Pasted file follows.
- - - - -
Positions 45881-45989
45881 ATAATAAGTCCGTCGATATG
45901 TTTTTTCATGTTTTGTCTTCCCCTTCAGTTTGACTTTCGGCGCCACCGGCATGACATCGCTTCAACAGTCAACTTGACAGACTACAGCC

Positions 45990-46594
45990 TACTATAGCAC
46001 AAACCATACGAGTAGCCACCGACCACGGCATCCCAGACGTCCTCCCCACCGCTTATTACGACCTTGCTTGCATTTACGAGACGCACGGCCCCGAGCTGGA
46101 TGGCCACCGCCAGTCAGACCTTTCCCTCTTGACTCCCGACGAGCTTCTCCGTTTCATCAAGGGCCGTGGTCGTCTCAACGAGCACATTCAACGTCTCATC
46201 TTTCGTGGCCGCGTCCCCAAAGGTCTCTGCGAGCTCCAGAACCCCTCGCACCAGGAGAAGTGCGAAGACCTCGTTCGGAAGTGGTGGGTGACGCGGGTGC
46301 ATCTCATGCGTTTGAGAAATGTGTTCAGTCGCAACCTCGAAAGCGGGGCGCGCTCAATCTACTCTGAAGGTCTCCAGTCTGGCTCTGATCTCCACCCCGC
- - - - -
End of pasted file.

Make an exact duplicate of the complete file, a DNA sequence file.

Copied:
Positions 45881-45989
45881 ATAATAAGTCCGTCGATATG
45901 TTTTTTCATGTTTTGTCTTCCCCTTCAGTTTGACTTTCGGCGCCACCGGCATGACATCGCTTCAACAGTCAACTTGACAGACTACAGCC

Positions 45990-46594
45990 TACTATAGCAC
46001 AAACCATACGAGTAGCCACCGACCACGGCATCCCAGACGTCCTCCCCACCGCTTATTACGACCTTGCTTGCATTTACGAGACGCACGGCCCCGAGCTGGA
46101 TGGCCACCGCCAGTCAGACCTTTCCCTCTTGACTCCCGACGAGCTTCTCCGTTTCATCAAGGGCCGTGGTCGTCTCAACGAGCACATTCAACGTCTCATC
46201 TTTCGTGGCCGCGTCCCCAAAGGTCTCTGCGAGCTCCAGAACCCCTCGCACCAGGAGAAGTGCGAAGACCTCGTTCGGAAGTGGTGGGTGACGCGGGTGC
46301 ATCTCATGCGTTTGAGAAATGTGTTCAGTCGCAACCTCGAAAGCGGGGCGCGCTCAATCTACTCTGAAGGTCTCCAGTCTGGCTCTGATCTCCACCCCGC